But an overlooked issue, Levinson reckons, is the increasing concentration in the global shipping industry. A limited number of companies control a large share of the traffic and also run container terminals, and lack of competition might be a problem. “One question which doesn’t get asked too often is if there is in fact, a lack of investment in the terminals, why don’t the ship lines that control some terminals make those investments?” he says.

Column chart showing four shipping lines control almost 60 per cent of capacity (market share, %). The container shipping industry is highly concentrated

And with regard to the current situation, it’s uncertain whether any big investment will be justified in the long run. “The very rapid growth in demand for container shipping we’ve had over the past year and a half is not likely to continue,” Levinson says. “Before the pandemic, the maritime industry was suffering from excess capacity.”

Demand is the huge factor. The west coast ports are particularly hard-pressed because they handle much of the trade in consumer goods from Asia, boosted by Biden’s massive fiscal stimulus. Across the US, the port of Baltimore is priding itself on having avoided logjams by investing. But then Baltimore hasn’t seen the surge in traffic the west coast ports have, not least because (ironically) the global semiconductor shortage in supply chains has suppressed trade in cars.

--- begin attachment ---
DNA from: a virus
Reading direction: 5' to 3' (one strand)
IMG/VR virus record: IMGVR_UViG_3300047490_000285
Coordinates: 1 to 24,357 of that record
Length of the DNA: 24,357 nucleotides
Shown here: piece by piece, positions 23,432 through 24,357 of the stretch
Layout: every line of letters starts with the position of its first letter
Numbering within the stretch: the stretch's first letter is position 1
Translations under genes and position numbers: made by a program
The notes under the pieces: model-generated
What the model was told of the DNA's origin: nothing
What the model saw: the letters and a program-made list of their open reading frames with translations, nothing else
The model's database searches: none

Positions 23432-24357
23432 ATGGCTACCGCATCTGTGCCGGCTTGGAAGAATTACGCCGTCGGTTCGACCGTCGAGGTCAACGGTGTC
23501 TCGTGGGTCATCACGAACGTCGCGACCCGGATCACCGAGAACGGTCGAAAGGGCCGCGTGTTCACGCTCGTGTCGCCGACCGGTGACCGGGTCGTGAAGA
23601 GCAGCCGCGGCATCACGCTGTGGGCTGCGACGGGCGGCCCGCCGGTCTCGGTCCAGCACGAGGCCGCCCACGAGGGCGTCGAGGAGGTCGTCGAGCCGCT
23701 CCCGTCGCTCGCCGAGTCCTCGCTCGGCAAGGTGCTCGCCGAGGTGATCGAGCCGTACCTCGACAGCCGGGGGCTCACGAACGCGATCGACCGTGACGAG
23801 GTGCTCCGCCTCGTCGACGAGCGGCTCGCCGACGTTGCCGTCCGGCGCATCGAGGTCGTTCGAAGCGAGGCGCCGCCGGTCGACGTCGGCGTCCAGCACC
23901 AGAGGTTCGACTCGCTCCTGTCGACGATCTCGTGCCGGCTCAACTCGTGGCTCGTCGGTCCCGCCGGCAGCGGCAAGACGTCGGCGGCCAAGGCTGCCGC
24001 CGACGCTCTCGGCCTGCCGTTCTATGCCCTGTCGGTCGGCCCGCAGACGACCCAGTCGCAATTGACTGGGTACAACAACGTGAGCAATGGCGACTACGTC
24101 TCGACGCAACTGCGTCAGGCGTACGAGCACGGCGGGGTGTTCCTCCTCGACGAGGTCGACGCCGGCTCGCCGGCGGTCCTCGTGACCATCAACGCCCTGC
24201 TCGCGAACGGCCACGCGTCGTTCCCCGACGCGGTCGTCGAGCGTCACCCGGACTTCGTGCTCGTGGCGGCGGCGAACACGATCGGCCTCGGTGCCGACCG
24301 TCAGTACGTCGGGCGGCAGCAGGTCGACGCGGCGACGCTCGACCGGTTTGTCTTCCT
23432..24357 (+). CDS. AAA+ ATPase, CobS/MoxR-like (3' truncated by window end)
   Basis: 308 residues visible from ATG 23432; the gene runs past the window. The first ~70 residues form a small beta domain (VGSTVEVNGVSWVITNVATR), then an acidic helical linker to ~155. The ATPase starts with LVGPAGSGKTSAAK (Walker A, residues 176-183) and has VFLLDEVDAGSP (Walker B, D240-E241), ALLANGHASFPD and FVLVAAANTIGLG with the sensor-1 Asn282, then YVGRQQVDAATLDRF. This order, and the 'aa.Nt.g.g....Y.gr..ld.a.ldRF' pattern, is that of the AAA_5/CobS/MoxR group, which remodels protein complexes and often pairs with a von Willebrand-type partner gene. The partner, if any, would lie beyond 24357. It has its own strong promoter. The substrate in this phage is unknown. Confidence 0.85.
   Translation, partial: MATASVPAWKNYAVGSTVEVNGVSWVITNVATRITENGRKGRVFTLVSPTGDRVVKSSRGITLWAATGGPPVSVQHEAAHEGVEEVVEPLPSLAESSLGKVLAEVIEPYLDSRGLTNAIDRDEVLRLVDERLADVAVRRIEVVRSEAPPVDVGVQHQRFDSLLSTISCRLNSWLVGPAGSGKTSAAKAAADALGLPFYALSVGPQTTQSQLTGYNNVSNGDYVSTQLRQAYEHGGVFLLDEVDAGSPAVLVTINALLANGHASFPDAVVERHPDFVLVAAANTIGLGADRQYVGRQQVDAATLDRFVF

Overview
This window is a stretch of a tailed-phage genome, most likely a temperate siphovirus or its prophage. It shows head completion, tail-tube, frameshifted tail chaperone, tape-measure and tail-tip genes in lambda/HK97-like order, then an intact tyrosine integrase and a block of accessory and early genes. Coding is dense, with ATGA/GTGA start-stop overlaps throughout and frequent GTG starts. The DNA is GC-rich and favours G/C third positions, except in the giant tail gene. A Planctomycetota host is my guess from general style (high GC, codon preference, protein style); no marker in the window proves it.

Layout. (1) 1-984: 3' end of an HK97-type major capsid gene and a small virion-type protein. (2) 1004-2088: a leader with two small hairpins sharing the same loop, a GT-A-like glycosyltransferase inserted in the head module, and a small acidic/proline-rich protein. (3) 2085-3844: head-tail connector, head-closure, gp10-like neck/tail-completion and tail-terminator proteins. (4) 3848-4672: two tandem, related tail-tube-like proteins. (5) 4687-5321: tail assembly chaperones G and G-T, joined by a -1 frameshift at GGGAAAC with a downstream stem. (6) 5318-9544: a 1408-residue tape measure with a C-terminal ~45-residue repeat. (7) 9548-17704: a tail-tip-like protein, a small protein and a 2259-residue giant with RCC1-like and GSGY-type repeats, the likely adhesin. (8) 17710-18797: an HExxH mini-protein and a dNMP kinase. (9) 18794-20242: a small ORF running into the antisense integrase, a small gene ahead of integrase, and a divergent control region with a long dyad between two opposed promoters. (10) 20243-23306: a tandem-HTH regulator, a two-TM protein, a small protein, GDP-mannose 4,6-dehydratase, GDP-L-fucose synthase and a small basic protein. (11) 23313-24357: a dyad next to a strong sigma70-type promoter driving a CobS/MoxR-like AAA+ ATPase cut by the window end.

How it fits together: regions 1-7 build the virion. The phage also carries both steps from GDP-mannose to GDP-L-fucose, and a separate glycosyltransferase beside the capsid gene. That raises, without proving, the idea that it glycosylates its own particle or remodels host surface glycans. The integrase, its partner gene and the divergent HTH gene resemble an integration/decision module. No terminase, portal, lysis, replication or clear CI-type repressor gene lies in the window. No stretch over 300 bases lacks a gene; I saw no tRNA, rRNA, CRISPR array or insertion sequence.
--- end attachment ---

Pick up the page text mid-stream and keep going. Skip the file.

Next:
Column chart of monthly cargo imports (20-foot container equivalents) showing the Port of Los Angeles is processing more imports than pre-pandemic

Expansion in goods trade relative to overall gross domestic product stalled and then fell after 2008. An ageing population buys more services and fewer consumer durables; electric vehicle manufacture generates much less trade in auto parts than making conventional engines. “If you own a terminal, do you want to invest on the assumption that this extremely rapid growth rate continues?” Levinson says. “I think that’s an optimistic assumption.”

So, yes, you could almost certainly make US ports, especially on the west coast, more efficient. But would massive investment by the private or public sector have a good medium-term pay-off? Much less clear. The disruption of the New York City port from the 1960s and 1970s took place while world trade relative to GDP was on a decades-long secular upward trend, albeit with some big bumps on the way. Containerisation was a sure bet. Today’s situation looks more like an extraordinary one-off surge after the shock of the pandemic against a backdrop of secular sluggishness. The west coast might not get its radical transformation, but in the longer run it might not be worth it anyway.